Should a baby be talking at 13 – 15-months-old?

By 13 – 15-months-old, your little one should be vocalizing — you just might not speak the same language yet. Your toddler could still be in the repetitive stage, where most conversation consists of babbling (think “babababa” or “mamamama”). Just like some children take their time walking, some children take their time talking, too. Speaking of walking, that might actually be distracting baby these days! Since walking take so much focus and coordination, your little one’s rate of language learning might slow down naturally as they channel their attention towards learning to walk.

To give you a few loose benchmarks, though, most babies at this age can say at least one word. Around half can say two words. And some can say up to six or more words by 15-months-old. They should recognize the names of family members and respond to their own name. Always be honest with your doctor about exactly where baby is in their language development — early intervention can make a big difference.

What are some behavioral issues a 13 – 15-month-old might have?

You’ve heard of the terrible twos, right? Well, this age might give you a little glimpse into what that infamous phase will be like. Although toddlers are most prone to tantrums between 17 to 24-months-old, they can certainly have their moments right now. Since they’re learning to talk still, they may get frustrated by the disconnect in communication. This could result in tantrums, hitting or biting. Around 15-months-old, they may start throwing things (a new trick, Mom!). Fortunately, this behavior is typically temporary and is relatively common. Take a deep breath. Two helpful tactics? Set rules and consequences, and distract and redirect.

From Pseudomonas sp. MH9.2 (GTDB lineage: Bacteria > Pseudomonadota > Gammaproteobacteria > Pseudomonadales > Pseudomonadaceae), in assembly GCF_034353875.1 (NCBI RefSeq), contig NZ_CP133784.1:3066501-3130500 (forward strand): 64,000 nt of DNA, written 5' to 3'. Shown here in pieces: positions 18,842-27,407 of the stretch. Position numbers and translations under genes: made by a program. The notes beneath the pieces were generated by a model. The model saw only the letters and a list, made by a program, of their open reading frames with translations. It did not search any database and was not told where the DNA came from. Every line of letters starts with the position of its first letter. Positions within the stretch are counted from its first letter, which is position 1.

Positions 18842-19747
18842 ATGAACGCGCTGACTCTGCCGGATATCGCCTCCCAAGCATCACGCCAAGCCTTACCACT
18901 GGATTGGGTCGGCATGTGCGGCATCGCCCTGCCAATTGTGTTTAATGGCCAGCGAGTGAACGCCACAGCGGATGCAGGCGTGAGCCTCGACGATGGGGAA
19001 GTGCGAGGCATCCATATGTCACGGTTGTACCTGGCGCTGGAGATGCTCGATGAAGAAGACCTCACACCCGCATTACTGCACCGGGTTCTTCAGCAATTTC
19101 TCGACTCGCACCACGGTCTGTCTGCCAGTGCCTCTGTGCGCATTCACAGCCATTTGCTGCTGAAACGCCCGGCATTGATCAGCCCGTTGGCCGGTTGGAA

Should a 13 – 15-month-old be potty training?

At this age, most children are focusing more on walking and talking than learning to use the potty. Per the Mayo Clinic, many children begin to exhibit readiness between 18 to 24-months-old. If you start too early, you might actually be sabotaging yourself — it could ultimately take much longer for your toddler to get the hang of it.

But if your child seems ready, maybe they are! A few signs your child can start potty training include being able to stay dry for up to two hours, following basic instructions, communicating when they need to go to the bathroom, and expressing interest in using the toilet. At 13 to 15-months-old, let your child lead the process.

Your 13 – 15-Month-Old Toddler’s Health

At 15-months-old, your toddler’s doctor will probably want to see them for a well-visit check-up. This will include the standard measurements (height, weight, heart rate, etc.), physical examination, and Q&A to assess progress and/or issues. Depending on your doctor’s immunization schedule, your 15-month-old will likely also receive a booster vaccine to protect against diptheria, tetanus, and acellular pertussie (DTaP). If they hadn’t previously, they might also receive booster vaccines to protect against hepatitis B (HepB, 3rd dose), haemophilus influenzae type b (Hib, 3rd or 4th dose), pneumococcal bacteria (PCV13, 4th dose), poliovirus (IPV, 3rd dose), and influenza (IIV, annual).

Before you leave the doctor’s office, consider scheduling your toddler’s 19-month checkup. Also, if your child hasn’t been to the dentist yet, schedule that appointment as well.

Written by Julie Sprankles.